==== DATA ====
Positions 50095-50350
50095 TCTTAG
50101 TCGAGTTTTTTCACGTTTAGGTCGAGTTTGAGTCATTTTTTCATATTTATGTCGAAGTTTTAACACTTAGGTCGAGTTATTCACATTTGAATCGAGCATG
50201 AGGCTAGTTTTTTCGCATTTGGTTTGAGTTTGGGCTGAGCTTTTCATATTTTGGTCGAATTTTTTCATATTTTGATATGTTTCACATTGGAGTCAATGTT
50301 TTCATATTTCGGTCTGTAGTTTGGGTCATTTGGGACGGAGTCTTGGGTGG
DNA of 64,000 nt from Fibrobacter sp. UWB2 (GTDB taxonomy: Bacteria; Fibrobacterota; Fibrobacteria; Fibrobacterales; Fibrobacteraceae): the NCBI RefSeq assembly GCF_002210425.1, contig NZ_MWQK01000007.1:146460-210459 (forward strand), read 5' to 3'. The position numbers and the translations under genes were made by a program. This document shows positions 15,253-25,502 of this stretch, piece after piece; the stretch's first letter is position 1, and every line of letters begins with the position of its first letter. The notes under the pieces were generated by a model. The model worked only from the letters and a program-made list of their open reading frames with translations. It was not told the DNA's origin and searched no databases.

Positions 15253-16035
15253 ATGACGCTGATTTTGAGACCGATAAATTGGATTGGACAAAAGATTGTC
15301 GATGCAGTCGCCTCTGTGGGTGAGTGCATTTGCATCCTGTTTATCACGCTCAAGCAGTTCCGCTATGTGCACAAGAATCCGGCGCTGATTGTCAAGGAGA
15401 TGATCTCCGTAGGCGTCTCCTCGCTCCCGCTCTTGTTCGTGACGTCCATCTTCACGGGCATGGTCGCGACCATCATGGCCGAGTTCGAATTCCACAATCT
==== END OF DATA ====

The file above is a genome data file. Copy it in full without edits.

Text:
Positions 50095-50350
50095 TCTTAG
50101 TCGAGTTTTTTCACGTTTAGGTCGAGTTTGAGTCATTTTTTCATATTTATGTCGAAGTTTTAACACTTAGGTCGAGTTATTCACATTTGAATCGAGCATG
50201 AGGCTAGTTTTTTCGCATTTGGTTTGAGTTTGGGCTGAGCTTTTCATATTTTGGTCGAATTTTTTCATATTTTGATATGTTTCACATTGGAGTCAATGTT
50301 TTCATATTTCGGTCTGTAGTTTGGGTCATTTGGGACGGAGTCTTGGGTGG
DNA of 64,000 nt from Fibrobacter sp. UWB2 (GTDB taxonomy: Bacteria; Fibrobacterota; Fibrobacteria; Fibrobacterales; Fibrobacteraceae): the NCBI RefSeq assembly GCF_002210425.1, contig NZ_MWQK01000007.1:146460-210459 (forward strand), read 5' to 3'. The position numbers and the translations under genes were made by a program. This document shows positions 15,253-25,502 of this stretch, piece after piece; the stretch's first letter is position 1, and every line of letters begins with the position of its first letter. The notes under the pieces were generated by a model. The model worked only from the letters and a program-made list of their open reading frames with translations. It was not told the DNA's origin and searched no databases.

Positions 15253-16035
15253 ATGACGCTGATTTTGAGACCGATAAATTGGATTGGACAAAAGATTGTC
15301 GATGCAGTCGCCTCTGTGGGTGAGTGCATTTGCATCCTGTTTATCACGCTCAAGCAGTTCCGCTATGTGCACAAGAATCCGGCGCTGATTGTCAAGGAGA
15401 TGATCTCCGTAGGCGTCTCCTCGCTCCCGCTCTTGTTCGTGACGTCCATCTTCACGGGCATGGTCGCGACCATCATGGCCGAGTTCGAATTCCACAATCT